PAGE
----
That's two errors corrected. Here's a third one: Flanagan is not criticized for her lifestyle choice (the mythical one about being a traditional housewife). She is criticized for all her writing being a nonstop war against women who work, against women who believe in the equality of sexes, against women who do not view marital sex as nothing more than a wifely duty.

If you are going to go out with a sword, swatting it carelessly left and right, people are going to be mad at you. It's as simple as that, Caitlin. You make up arguments about the glorious 1950s without ever bothering to try to find evidence to back them up. Sex really was better then? How do you know this? Well, you don't know it. It's just a fun thing to say that poor sex now is the fault of the women who have jobs, to whack them on the head with the Flanagan sword.

No. Caitlin is not attacked for her pretended lifestyle choice but for her vicious writing and its message: Women do not deserve equality.

Could this be the reason why she might not be welcomed by all in the Democratic Party if that really is the case? Equality for all except for women. How does that sound as a slogan?

And the reference in the above quote to being the "beaten wife" really stinks, considering that Flanagan's articles never discuss the way housewives might have been trapped in situations of domestic violence in the 1950s, given that they had no earnings and no shelters to go to in those days.

Enough already. The reasons why people like me hate Flanagan's writings are really very simple:

First, she argues for patriarchy and the inequality of the sexes within the family and hence within the wider society. One follows from the other. Are feminists supposed to embrace her for telling us that we should be second class citizens?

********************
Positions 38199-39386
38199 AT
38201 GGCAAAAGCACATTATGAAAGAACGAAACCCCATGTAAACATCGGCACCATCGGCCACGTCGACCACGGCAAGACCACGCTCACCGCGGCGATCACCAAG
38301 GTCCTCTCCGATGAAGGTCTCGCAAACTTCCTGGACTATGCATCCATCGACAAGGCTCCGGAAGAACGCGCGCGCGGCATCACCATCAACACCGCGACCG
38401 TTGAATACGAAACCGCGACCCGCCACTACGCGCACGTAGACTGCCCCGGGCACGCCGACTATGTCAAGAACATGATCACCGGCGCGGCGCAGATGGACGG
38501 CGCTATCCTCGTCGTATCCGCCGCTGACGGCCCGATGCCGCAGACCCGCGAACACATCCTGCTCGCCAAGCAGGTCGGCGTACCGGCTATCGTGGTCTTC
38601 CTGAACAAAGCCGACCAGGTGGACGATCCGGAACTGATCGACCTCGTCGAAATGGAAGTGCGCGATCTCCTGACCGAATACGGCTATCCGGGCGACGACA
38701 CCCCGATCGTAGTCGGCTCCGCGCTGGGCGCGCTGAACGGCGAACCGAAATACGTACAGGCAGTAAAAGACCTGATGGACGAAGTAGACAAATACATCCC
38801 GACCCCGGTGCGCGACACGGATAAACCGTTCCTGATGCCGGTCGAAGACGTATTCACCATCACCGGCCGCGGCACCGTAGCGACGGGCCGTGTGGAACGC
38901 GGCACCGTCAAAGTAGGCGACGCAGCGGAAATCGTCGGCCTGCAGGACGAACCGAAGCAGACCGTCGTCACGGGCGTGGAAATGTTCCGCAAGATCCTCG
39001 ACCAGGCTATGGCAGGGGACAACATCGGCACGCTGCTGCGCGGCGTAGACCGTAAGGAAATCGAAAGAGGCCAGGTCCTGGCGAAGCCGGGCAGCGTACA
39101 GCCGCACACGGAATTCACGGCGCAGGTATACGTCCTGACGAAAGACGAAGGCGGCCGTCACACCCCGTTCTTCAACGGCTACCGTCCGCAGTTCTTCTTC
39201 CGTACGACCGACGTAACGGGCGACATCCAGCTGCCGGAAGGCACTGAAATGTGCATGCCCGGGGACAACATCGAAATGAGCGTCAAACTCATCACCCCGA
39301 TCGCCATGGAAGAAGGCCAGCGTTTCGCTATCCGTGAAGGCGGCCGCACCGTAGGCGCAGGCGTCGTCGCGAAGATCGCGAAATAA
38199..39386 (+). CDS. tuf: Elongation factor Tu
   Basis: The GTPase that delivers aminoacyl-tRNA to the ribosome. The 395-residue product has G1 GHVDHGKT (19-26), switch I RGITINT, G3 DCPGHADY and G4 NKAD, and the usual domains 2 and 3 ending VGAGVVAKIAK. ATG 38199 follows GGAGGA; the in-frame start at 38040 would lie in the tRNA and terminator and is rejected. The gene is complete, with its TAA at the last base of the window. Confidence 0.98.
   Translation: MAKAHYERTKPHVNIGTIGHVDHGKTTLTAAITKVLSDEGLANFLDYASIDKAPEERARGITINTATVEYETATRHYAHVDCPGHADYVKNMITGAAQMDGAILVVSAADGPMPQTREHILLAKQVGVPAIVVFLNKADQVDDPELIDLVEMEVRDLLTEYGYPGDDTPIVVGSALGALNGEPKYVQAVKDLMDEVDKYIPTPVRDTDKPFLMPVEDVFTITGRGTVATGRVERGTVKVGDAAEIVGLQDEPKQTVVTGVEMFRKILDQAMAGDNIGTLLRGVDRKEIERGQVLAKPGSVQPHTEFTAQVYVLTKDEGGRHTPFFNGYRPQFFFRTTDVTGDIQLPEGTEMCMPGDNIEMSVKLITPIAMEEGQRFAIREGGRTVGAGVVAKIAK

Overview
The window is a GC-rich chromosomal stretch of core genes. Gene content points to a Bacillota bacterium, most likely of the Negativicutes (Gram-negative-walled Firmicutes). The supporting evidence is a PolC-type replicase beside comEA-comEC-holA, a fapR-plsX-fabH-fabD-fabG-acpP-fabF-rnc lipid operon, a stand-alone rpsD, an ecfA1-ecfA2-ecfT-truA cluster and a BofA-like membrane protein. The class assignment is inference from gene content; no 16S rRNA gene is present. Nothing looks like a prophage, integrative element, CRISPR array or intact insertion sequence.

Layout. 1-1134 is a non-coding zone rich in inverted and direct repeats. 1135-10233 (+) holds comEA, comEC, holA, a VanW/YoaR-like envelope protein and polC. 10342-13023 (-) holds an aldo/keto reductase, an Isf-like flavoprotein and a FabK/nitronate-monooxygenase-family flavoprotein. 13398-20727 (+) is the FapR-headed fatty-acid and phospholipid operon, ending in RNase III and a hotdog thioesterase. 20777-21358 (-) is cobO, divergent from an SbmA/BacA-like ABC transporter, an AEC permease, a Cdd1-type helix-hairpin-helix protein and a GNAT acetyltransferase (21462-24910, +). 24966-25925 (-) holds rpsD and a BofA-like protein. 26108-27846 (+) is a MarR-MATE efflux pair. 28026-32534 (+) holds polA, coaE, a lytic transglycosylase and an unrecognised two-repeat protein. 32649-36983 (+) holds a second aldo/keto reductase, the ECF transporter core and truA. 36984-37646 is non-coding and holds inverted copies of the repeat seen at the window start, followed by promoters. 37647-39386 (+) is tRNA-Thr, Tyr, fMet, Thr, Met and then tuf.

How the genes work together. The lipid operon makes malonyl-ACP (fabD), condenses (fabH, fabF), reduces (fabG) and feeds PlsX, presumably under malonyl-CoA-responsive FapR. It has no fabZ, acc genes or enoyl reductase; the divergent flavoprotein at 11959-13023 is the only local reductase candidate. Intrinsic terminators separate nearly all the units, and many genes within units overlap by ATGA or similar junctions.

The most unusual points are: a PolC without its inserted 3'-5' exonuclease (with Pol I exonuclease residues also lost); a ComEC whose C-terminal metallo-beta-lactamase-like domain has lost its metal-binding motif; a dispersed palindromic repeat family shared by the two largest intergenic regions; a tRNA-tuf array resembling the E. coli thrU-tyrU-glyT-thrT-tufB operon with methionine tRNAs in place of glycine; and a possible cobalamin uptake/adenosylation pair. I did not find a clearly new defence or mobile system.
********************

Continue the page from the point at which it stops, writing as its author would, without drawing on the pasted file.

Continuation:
Second, she doesn't even bother to do her woman-bashing well. She is a good writer but not a very good thinker and her empirical research lacks a lot. She doesn't alter her arguments when someone presents relevant criticisms; she simply repeats them in the next piece. This is insulting to the readers.

Third, she is a sham. She does not have the lifestyle she pretends to have. In fact, she is exactly the type of woman her articles deplore.

But what angers me much, much more than anything Caitlin Flanagan writes is that her genre of feminist-bashing is now so mainstream that none of the above points matter. A good laugh is had by all the good-ole-boys who watch while Flanagan says what they really think. If only all those pesky women would stop asking for rights! If they could be made to disappear at places of work! And to reappear with the slippers and the sex back at the house! How lovely! Now imagine how manly the Democratic Party would be if only Caitlin would sort this little woman problem out. Then we could get down to real politics

This is what angers me about Flanagan and her ilk: those carrying water for the return of the patriarchy. In a way they deserve such a return, because it would be fair wages for their services. But the rest of us do not.